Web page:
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madeleinemrcedesMercedes Herrero (right) stars as a slightly dizzied Dean in SEVEN HOMELESS MAMMOTHS WANDER NEW ENGLAND, the “academic sex comedy” by Madeleine George (left).


Saturday, October 15, marks a momentous occasion for Red Bank’s Two River Theater Company: the first preview performance of an all-new, never-before-seen play, developed by artistic director John Dias and the team of creative people at TRTC’s branded Bridge Avenue artspace.

An original comedy by Madeleine George — a college professor and writing teacher whose résumé includes some of the  best-known universities and correctional facilities in the state of New York — the show called Seven Homeless Mammoths Wander New England is pitched as an “academic sex comedy,” one recommended for mature audiences on the basis of “simulated sex between prehistoric college students and contemporary lesbians.”

In the production (going up inside the Two River building’s “black box” Marion Huber Theater space) under the direction of Obie winner Ken Rus Schmoll, a small-college administrator named Dean Wreen (Mercedes Herrero) must contend with the budget-axe amputation of the struggling school’s Natural History museum — at the same time that her ex-girlfriend Greer (Deirdre Madigan) re-appears to further complicate things with the Dean’s much younger current partner, Andromeda (Flor De Liz Perez).

Throw in a campus caretaker (Joel Van Liew) who apparently lives in the basement — and a come-to-life couple of Early Man exhibits (Lauren Culpepper, Jon Hoche) who “take us through the history of human relationships, without moving a muscle” — and you’ve got what Dias has championed as a play that “weaves together screwball comedy and academic satire with a truly profound view of contemporary relationships, and the different ways that people make a family.”

Dias, who’s made good on his promise (in a previous interview here on redbankgreen) to bring “a couple” of world premiere shows to local audiences — the other is In This House, opening in March 2012 — sat down with the Drama Desk to talk about what we can expect to see when the Mammoths lumber into town (spoiler alert: it’s NOT a stage full of trained elephants)…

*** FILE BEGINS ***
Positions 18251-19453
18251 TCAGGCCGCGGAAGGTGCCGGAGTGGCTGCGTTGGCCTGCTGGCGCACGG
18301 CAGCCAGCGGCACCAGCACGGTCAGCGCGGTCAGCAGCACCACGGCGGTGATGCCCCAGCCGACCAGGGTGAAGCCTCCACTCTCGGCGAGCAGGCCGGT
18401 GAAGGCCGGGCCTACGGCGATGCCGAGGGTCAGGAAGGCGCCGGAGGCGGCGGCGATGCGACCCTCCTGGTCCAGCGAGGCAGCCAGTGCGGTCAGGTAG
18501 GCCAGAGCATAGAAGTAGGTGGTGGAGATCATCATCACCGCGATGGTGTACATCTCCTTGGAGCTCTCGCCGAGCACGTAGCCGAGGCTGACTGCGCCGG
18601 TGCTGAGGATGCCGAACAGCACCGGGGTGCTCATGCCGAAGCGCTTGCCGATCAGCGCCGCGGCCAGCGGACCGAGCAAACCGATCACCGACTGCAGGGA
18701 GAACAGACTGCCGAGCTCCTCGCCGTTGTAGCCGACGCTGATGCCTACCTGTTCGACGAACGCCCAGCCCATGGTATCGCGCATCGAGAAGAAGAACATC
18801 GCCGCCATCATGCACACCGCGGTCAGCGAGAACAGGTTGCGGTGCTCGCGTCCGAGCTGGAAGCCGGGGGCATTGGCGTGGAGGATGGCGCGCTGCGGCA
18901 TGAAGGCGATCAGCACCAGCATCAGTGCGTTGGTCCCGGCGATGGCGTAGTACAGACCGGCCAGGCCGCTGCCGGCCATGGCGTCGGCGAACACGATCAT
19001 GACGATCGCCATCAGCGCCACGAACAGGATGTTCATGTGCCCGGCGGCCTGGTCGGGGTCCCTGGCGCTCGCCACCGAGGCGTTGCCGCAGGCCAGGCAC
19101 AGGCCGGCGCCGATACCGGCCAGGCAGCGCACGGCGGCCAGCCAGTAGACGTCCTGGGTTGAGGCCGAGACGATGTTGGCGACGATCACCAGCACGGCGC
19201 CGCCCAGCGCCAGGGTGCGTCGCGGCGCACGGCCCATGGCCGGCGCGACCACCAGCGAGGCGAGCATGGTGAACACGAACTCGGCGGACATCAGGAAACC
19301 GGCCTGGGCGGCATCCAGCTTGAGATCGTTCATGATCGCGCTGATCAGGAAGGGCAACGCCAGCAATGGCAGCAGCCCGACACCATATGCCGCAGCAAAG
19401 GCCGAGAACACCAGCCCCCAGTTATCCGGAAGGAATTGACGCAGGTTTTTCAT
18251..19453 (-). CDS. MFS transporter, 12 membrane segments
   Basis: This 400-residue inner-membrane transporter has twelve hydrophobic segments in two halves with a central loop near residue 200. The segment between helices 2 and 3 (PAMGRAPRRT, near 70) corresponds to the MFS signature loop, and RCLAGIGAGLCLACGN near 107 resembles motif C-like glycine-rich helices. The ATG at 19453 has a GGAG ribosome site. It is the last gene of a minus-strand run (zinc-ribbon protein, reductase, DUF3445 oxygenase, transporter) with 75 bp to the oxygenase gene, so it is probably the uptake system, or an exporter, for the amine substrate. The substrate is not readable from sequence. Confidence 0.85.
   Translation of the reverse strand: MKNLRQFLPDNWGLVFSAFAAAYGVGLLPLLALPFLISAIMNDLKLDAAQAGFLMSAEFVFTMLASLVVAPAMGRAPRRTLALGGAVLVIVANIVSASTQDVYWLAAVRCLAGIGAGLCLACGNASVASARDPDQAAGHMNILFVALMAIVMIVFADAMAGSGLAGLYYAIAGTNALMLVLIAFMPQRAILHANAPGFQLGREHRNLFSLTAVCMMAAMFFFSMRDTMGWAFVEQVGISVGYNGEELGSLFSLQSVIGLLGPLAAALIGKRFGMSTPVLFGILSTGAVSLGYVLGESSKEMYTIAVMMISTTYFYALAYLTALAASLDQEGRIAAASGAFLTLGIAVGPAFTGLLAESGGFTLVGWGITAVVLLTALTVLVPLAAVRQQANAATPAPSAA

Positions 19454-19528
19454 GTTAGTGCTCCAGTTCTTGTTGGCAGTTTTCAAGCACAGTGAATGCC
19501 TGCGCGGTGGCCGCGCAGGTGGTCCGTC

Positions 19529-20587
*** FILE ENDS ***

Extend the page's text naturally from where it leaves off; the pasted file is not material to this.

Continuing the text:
john-dias-2Two River Theater Company artistic director John Dias.

redbankgreen: Well, congratulations on your first world premiere project at Two River Theater — but I’ve got to ask you about that title, which doesn’t exactly pack the punch of ART, or RENT. I’m not even sure there’s a marquee in the land that’s big enough to accommodate it.

JOHN DIAS: Yes, but on the other hand a title like that could definitely get the audience’s attention. I’m sure a lot of people will be intrigued by that name, to the point of having to find out more about it. Around here, we’ve settled into a shorthand version of the title — we just call it ‘MAMMOTHS.’

So is this an appreciably different version of the script that was read at Two River Theater last spring?

Absolutely. It’s a whole new cast; a new director, and Madeleine has spent many hours working on the play in the months since then. She’s been able to come here and see it take shape; work with the actors. It’s helped her to see things differently from how it may have originally been envisioned.

One of the things that I’ve found interesting about the Marion Huber space is that there’s a different seating configuration every time. There have been shows done sort of in the round, head-on with bleacher seats, and they even did one called THE GHOST’S BARGAIN, which was set up almost like a basketball game…